5. reversible, light weight pram
I had a romantic vision of carrying my baby around in a sling all the time, so we bought 3 slings. We weren’t sure we even needed a pram and waited until after he arrived to see. But our son was premmie and too tiny for the slings as it turned out. I still remember the relief I felt the day we finally bought a pram and were able to go shopping without carrying him around. We got a wonderful reversible pram where you can choose to have your baby rear facing or front facing. We had him rear facing for most of the first 12 months, it was so nice to be able to see him sleeping happily in it while we had some time out at the shops. I practised folding it up and putting it up many, many times in the shop before we left so I was sure  I could do it. It’s not too big to be too clumsy, just big enough to do the job. The only difference I would make would be to have more room underneath for my bags, and a drink holder in the handle.

6. a wooden rocking chair
I was lucky enough to borrow an old fashioned, wooden rocking chair from a neighbour. This turned out to be a god send as it was the only thing that would help my baby to sleep for many months. Surprisingly, I found you don’t need one with padding, so you can rule out the expensive upholstered breastfeeding chairs with stools. I was rarely in the chair for very long, as my baby nodded off so quickly, it worked so well. An old, second hand one would work just fine.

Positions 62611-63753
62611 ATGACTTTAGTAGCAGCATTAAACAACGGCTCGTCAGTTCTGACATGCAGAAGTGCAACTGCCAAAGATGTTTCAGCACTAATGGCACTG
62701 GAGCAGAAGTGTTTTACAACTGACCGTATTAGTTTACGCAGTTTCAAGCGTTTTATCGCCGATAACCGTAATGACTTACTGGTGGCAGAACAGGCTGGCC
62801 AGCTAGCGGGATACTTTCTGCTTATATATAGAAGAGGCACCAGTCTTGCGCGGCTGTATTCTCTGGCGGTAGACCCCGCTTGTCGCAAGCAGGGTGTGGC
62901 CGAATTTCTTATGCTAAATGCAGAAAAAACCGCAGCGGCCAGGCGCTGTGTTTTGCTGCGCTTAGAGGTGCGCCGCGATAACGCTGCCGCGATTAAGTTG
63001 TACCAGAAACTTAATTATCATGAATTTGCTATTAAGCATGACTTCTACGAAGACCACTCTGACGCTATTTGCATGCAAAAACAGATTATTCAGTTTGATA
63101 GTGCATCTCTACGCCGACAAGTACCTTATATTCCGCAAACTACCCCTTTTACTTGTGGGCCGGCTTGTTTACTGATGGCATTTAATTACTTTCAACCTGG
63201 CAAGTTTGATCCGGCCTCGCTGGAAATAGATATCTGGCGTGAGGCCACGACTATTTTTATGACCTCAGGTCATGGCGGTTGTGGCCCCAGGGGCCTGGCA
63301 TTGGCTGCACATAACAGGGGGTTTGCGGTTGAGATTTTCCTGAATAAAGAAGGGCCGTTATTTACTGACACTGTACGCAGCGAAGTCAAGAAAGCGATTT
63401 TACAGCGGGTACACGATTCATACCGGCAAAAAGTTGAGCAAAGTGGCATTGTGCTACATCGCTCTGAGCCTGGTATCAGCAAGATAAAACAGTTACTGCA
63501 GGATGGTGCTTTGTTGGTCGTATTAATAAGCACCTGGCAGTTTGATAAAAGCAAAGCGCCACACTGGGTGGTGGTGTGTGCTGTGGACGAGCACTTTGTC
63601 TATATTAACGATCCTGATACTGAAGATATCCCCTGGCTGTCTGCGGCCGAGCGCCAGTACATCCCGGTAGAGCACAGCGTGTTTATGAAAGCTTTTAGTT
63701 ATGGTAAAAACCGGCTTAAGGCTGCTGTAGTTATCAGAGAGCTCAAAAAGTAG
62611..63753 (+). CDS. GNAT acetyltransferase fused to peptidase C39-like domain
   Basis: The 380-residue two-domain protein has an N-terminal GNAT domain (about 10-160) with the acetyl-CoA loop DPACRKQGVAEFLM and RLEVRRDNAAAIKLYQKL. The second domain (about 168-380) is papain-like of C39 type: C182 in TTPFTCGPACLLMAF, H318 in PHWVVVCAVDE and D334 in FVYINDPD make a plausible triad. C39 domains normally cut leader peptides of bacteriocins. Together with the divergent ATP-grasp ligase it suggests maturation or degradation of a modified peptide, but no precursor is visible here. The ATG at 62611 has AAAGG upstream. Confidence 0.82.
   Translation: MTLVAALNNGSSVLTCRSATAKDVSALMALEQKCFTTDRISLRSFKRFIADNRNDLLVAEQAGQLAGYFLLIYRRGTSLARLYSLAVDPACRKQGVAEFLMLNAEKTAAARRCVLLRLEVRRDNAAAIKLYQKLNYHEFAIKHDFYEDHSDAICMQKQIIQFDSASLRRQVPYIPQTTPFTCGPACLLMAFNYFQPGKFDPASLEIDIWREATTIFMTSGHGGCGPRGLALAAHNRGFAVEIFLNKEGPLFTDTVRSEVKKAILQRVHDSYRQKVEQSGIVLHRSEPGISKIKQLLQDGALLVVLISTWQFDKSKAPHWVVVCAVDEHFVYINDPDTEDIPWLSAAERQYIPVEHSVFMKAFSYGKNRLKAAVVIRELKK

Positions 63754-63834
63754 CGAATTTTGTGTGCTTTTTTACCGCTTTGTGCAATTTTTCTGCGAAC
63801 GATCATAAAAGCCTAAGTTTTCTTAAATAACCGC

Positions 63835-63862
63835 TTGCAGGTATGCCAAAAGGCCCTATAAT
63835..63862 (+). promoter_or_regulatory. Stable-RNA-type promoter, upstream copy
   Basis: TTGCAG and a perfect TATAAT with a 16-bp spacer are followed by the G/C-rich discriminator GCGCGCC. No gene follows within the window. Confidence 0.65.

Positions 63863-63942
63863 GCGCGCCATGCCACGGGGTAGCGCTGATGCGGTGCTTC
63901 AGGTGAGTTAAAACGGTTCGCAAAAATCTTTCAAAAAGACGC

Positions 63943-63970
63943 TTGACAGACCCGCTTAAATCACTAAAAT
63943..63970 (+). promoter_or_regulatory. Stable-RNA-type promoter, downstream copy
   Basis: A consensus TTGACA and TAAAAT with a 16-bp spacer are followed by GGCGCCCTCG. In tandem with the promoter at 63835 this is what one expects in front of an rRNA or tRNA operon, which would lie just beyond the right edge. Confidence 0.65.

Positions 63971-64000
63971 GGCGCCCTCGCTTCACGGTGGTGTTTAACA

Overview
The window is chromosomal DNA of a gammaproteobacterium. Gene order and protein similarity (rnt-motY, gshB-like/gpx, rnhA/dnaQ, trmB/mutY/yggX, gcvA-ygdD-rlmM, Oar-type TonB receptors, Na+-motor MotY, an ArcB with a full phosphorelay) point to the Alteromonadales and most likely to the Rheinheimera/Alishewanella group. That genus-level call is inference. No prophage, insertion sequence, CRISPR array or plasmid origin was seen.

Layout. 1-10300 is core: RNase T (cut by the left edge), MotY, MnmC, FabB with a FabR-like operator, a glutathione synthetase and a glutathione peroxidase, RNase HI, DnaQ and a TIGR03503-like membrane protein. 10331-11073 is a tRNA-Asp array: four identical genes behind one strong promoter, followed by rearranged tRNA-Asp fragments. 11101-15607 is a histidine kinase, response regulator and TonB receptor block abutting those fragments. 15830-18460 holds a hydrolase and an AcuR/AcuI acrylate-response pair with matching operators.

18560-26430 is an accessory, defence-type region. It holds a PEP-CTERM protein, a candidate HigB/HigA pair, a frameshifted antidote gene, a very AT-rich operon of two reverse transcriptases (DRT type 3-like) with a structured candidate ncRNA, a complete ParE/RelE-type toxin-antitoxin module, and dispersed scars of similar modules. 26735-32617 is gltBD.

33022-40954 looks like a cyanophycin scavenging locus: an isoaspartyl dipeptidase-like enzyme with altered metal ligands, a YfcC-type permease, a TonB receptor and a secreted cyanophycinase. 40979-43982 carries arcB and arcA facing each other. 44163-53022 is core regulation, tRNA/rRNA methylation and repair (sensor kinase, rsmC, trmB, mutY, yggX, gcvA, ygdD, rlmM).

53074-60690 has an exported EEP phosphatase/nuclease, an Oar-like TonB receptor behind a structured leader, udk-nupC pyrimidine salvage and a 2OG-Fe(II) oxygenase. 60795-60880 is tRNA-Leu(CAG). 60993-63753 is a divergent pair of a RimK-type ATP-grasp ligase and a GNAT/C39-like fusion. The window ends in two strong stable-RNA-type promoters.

7. baby bag or similar
I resisted buying one of these for a lot longer than I should have, using a simple bag crammed full of the stuff you need to carry around with you when you have a baby. I thought they were unnessecary. Reality taught me that this is a very handy thing to have, and I love the cheap one I picked up from K-Mart. It has a little change mat that folds out, but I have only used that once or twice. It has compartments that make finding things easier, so a similar bag would be fine, just a one compartment bag was not good enough. Also, it has a good handle with extra padding which is important because it can get heavy and sometimes you are carrying it, but thankfully not too often.

8. portacot and portable highchair
Thankfully these things have been borrowed, and were useful when we had to do the obligatory visiting rounds of the extended family at Christmas. The portacot is also now getting used in the office as an extra playpen. I can pop him in there if I don’t want him crawling around in the pc wires.